Shared Reading Routines, But With Science of Reading Aligned Decodable Poems

Before the days of the Science of Reading, I loved me some Shared Reading.  And after learning more about how our brains learn to read, I had to be honest with myself... the poems I was using for shared reading were themed and repetitive text.  And while they were cute songs and had some oral language benefits, they were not good for learning to decode words.  But I didn't want to let go of our shared reading time.

Here's a look at how I combine an old routine, shared reading, with updated SoR aligned decodable poems for a silly and rigorous part of our literacy block.

Highlight the Focus Sound

On Monday or Tuesday, I introduce the new poem.  Most of the time it's Tuesday, because, let's be honest, Mondays are crazy.  In my Super Phonics curriculum, I don't even have it built in until Tuesday, because... IYKYK, right?? :)

Anyways, let's use this poem, The Family of Bears. It goes to the tune of, The Itsy Bitsy Spider.

On our first poem day, I read through the poem while the students follow along and then we look for our focus sound.  I pull up the digital poem on our white board and call students up to highlight the sound on our board.

When a kid highlights a word, we all read it together. We make up a motion to go with our sound to add some movement too.  For /air/ it usually ends of being some kind of finger-wiggling movement to mimic air moving. :)  You can also just have them jump or clap on the sound.  So as we read the word, we do the motion.

After all sounds are highlighted, we stand up to get our blood flowing and read the poem together.  We do our sound motion each time we get to the sound. 

And that's it for the first read!  If that seems short, it's because it is.  I try to keep it to 5 minutes or less.  Just a quick reinforcement of our phonics skill for the week.

High Frequency Word Hunt

During the 2nd read, usually on Wednesdays, we look for high frequency words, or heart words. 

Similar to the first read, I introduce the sight word and then call on students to come circle the word.  The sight word for this phonics unit are different, family, letter, watch, really.  But only two words are used in this poem.  I still go through each word and have them look for it and tell me it's not there.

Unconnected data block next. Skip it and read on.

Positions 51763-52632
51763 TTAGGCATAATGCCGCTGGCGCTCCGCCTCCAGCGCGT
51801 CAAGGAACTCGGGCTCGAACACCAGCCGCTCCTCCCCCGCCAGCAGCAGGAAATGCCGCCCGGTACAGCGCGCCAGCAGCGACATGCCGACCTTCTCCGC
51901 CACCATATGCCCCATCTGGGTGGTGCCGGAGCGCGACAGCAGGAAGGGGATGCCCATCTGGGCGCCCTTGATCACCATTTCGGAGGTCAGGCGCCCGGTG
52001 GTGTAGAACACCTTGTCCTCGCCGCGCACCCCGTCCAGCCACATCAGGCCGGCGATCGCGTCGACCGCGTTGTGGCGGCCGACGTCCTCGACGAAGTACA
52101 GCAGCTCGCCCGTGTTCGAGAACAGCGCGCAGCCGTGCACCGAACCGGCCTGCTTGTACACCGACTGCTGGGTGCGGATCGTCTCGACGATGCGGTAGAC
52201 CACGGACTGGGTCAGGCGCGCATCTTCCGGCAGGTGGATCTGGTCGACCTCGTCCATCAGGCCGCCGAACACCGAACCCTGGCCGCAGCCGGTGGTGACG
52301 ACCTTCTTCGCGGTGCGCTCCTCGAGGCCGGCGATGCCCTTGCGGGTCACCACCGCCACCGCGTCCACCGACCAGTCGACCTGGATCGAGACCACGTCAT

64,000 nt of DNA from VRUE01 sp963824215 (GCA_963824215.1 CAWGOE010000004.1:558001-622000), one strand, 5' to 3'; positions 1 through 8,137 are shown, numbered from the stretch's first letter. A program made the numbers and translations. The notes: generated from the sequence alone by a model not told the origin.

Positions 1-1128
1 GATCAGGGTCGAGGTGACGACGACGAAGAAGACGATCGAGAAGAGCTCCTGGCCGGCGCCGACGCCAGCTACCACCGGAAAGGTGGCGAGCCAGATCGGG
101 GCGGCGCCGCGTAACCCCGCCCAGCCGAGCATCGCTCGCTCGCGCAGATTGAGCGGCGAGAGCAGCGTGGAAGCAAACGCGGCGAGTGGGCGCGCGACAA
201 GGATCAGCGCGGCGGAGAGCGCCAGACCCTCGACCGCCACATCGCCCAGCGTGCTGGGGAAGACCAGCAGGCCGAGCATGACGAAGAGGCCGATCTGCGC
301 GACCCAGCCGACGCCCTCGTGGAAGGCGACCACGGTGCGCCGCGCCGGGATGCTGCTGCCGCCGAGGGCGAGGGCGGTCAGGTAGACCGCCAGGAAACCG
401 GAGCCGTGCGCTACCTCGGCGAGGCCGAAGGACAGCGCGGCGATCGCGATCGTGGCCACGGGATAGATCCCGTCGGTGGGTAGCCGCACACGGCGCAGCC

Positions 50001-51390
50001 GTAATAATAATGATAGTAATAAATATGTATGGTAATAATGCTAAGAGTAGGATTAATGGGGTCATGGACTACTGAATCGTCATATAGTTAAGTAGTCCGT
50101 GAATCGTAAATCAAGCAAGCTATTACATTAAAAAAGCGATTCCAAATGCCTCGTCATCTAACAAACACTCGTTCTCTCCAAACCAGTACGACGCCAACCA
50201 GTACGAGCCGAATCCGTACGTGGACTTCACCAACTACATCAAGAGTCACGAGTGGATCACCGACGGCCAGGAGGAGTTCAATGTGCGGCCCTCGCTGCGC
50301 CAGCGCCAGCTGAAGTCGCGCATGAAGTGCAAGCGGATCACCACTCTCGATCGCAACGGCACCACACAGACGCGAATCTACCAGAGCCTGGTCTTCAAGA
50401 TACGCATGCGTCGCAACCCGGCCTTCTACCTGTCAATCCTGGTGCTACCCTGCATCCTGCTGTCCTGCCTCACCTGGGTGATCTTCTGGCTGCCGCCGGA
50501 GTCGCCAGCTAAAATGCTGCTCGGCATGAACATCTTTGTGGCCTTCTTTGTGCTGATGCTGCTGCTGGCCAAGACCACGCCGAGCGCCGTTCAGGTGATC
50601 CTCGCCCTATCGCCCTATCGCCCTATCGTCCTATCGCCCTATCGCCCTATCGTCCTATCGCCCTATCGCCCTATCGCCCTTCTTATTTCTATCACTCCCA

After we circle the sight words on the digital poem on our white board, we stand up and choral read the poem.  We do our focus sound motion when we read the focus sound and we do another motion like clap or make a heart with our fingers for our heart words.

Comprehension Work

On the 3rd read, usually Thursdays, we stand and reread our poem together, doing our focus sound and high frequency word motions as we read.  Then the kids sit and we focus on some comprehension.  

This looks different for every poem.  When I'm planning out our comprehension focuses, I might focus on...
1) Tier 2 vocab words: we call them SPARKLE words because they make the writing sparkle with interest.

2) Who? What? Where? questions: Who is the poem about? What are the characters doing?  Where does the poem take place?

3) Higher order comprehension: This is more poem to poem specific. But it's pushing kids to creative or critical thinking where they might need to imagine something that's not explicitly in the poem.   These would include Why? and How? questions or inferring or telling the author's purpose for writing the poem.  Not all of the decodable poems will include all of these.

In this poem, we talk about the word, "pair" and what that means.  We also discuss the phrase, "fair and square."  I add sparkles around theses words to show that they are tier 2 vocab words.  

Then, we go over the Who? What? and Where? questions by turning and answering each question with our carpet partners.  Then, I call on students to answer the questions for the group.  

Finally, I choose one higher-order question to ask.  With this poem, I ask, "Why did the family of bears stop sharing?  Do you agree or disagree with this decision?

Fluency Practice

Fluency day!  My kiddos LOVE this day!  This is usually on Friday.  We reread of poem with our motions for review.  Then, we play read in 4 voices....using this anchor chart to help us.

We all read together in each voice.  The fourth voice, the star voice, is for kids to make up a voice they'd like to read the poem in.  My all time favorite voice they've come up with is a chipmunk voice (with your nose pinched!)  #cracksmeupeverytime

We also talk about any punctuation marks that may affect our expression or pacing in the poem as well on this day.

Then, I pass out the decodable  poems and the kids highlight the focus sounds, circle their sight words, and then reread their poem 3 times to practice their fluency.  

Once they've read it 3 times, they put it in their poetry folder and color the illustrations.

I love that there's SO much we can do for just 5 minutes a day with these poems.  You can find all 36 decodable poems for first grade here!

1 comment

  1. I just bought the whole pack and am so excited to use them with my first graders! This blog post was very helpful to getting started :)


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